The Long-Lost Love Letters of Doc Holliday

November 8, 1881

Dearest Mattie:

Be forewarned, my news is not good.

I killed a man, and but for luck would have killed another, for which it now appears I will likely be hanged.

Three men in all died in the affray. Make no mistake, the violence was mutual. We defended ourselves. More importantly, though hatred admittedly enflamed both sides, those responsible for the mortalities, myself and the Earp brothers, two of whom took bullets as well, acted under color of the law.

That now, however, appears to matter little, for the forces aligned against us, men without principle or honor, who treat the truth like a rag to polish their hypocrisy, will say or do anything to watch us swing.

Small surprise, I suppose, for if history teaches us anything, it is that men can always produce attractive arguments to justify their disgraceful actions.

Then again, that is precisely what is being said of us. That we used the law to justify butchery. It is not true, Mattie, I swear that to you.

This turn in events has me wishing that I could not just write to you, but speak directly, openly, as we so often did long into the night at the house on Cat Creek, or that summer I hid away with you and your family in Jonesboro.

In particular I find myself revisiting over and over the evening when your father sought fit to reprimand the increasingly heedless and dark turn in my nature.

Rage is no virtue, he told me. Look all around, and what do you see but the folly, the ravages, of anger? The sense of power that flights of temper evoke will betray you sooner or later. It is a masquerade intended to hide the gentler, nobler, more vulnerable aspects of your heart.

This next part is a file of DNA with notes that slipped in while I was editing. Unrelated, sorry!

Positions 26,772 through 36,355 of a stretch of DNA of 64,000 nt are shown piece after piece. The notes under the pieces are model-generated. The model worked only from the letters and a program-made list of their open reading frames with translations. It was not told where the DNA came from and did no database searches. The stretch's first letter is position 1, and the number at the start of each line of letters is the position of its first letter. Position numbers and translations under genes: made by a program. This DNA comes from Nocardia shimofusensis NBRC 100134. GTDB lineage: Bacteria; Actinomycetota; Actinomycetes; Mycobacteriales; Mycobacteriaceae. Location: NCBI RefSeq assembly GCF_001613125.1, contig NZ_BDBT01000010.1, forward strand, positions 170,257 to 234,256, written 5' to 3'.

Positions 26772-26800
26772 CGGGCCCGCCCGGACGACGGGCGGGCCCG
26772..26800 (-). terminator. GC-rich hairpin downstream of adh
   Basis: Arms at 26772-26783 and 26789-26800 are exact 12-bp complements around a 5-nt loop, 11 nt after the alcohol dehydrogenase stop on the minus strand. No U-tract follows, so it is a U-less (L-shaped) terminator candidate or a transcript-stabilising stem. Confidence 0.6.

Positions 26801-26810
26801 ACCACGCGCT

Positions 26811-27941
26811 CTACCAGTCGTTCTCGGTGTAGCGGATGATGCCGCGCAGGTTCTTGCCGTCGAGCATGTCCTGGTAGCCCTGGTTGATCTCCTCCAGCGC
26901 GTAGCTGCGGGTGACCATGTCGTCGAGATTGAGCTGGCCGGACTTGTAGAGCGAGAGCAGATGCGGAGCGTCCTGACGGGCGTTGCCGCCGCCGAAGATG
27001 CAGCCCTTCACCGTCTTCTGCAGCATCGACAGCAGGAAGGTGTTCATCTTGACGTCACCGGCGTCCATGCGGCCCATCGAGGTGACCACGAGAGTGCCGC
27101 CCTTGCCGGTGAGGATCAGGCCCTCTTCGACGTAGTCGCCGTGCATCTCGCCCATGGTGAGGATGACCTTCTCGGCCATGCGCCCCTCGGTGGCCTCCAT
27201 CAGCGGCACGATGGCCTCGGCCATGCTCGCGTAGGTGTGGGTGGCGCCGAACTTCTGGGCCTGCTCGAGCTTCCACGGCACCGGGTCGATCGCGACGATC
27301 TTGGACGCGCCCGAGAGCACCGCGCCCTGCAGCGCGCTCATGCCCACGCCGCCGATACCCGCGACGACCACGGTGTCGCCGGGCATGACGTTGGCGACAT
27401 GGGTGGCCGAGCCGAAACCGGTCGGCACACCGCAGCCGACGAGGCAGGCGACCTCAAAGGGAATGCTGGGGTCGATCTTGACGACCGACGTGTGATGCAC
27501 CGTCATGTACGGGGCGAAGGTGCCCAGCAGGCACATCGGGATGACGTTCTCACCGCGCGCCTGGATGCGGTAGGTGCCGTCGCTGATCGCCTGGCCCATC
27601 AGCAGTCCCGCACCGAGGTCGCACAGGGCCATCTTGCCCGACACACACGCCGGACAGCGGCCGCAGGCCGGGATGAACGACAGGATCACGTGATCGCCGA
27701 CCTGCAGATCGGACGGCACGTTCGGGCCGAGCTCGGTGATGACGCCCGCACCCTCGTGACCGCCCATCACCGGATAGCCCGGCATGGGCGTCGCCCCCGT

I’m sure you recall the scene. You were sitting there with us, as were your mother and sisters and Jim Bob.

I responded uncharitably. I knew how his service during the war and imprisonment at its end continued to gnaw away at his spirit, and yet I could not hold my tongue. I had witnessed far too much weakness and humility in men I once admired, and it seemed to me—for I was young, and thus knew everything—that what was needed was not less anger and outrage but more, a bonfire of it in every heart, a conflagration.

He almost turned me out that night, returning me to Cat Creek, for the disrespect I showed toward both him and my father.

Later, you came to comfort me, and we left the house and walked beneath a threatening sky, with silent lightning flashes in the distance, talking as we trudged through high cotton to a windbreak of pines.

You told me that night that you comprehended your father’s concern but you understood something else as well, the elemental fire in my spirit, understood its causes—Mother’s horrible sickness and ugly death, my father’s insidious betrayals, the degrading occupation with all the scum and scavengers it legitimized.

More importantly, you told me that you loved me. We embraced and kissed and you let me press my hand to your heart, so that I might feel the fury of its beating.

It is that remembrance that has intensified and clarified my feelings of regret tonight. Your face rose up in my mind’s eye with such shocking vividness as I sat here, hoping to tame my thoughts, that I nearly wept with longing for your presence.

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